University of Leicester
sty593.pdf (176.8 kB)

The Maximum Mass Solar Nebula and the early formation of planets

Download (176.8 kB)
journal contribution
posted on 2018-07-25, 13:47 authored by C. J. Nixon, A. R. King, J. E. Pringle
Current planet formation theories provide successful frameworks with which to interpret the array of new observational data in this field. However, each of the two main theories (core accretion, gravitational instability) is unable to explain some key aspects. In many planet formation calculations, it is usual to treat the initial properties of the planet-forming disc (mass, radius, etc.) as free parameters. In this paper, we stress the importance of setting the formation of planet-forming discs within the context of the formation of the central stars. By exploring the early stages of disc formation, we introduce the concept of the Maximum Mass Solar Nebula, as opposed to the oft-used minimum mass solar nebula. It is evident that almost all protoplanetary discs start their evolution in a strongly self-gravitating state. In agreement with almost all previous work in this area, we conclude that on the scales relevant to planet formation these discs are not gravitationally unstable to gas fragmentation, but instead form strong, transient spiral arms. These spiral arms can act as efficient dust traps allowing the accumulation and subsequent fragmentation of the dust (but not the gas). This phase is likely to populate the disc with relatively large planetesimals on short time-scales while the disc is still veiled by a dusty-gas envelope. Crucially, the early formation of large planetesimals overcomes the main barriers remaining within the core accretion model. A prediction of this picture is that essentially all observable protoplanetary discs are already planet hosting.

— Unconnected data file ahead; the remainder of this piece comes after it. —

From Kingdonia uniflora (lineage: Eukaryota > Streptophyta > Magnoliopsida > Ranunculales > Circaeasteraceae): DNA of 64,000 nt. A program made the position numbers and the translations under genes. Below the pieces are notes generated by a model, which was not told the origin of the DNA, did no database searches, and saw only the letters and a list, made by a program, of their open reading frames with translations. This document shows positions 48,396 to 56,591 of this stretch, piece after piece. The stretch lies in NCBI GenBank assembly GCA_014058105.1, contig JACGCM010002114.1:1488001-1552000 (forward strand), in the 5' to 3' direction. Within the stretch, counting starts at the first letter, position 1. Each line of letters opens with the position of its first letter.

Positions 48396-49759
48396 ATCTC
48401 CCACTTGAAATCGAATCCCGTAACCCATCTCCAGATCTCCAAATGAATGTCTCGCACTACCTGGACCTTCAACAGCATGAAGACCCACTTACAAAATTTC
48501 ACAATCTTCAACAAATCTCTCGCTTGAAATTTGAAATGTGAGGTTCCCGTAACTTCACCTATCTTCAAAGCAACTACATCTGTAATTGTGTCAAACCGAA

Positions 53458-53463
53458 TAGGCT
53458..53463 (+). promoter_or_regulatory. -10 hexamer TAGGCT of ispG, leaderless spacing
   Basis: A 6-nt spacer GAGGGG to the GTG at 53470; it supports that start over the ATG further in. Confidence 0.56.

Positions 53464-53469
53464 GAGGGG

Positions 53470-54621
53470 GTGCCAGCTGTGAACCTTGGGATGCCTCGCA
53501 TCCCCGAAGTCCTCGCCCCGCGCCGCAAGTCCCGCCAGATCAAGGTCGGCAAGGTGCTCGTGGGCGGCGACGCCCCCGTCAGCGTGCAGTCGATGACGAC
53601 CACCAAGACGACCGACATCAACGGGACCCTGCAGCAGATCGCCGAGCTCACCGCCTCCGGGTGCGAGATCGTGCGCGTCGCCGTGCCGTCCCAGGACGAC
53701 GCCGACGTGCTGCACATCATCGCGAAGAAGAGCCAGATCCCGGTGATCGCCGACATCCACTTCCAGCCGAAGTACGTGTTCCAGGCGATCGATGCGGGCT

CJN is supported by the Science and Technology Facilities Council (grant number ST/M005917/1). The Theoretical Astrophysics Group at the University of Leicester is supported by an STFC Consolidated Grant.



Monthly Notices of the Royal Astronomical Society, 2018, 477 (3), pp. 3273-3278 (6)

Author affiliation

/Organisation/COLLEGE OF SCIENCE AND ENGINEERING/Department of Physics and Astronomy


  • VoR (Version of Record)

Published in

Monthly Notices of the Royal Astronomical Society


Oxford University Press (OUP), Royal Astronomical Society





Acceptance date


Copyright date


Available date


Publisher version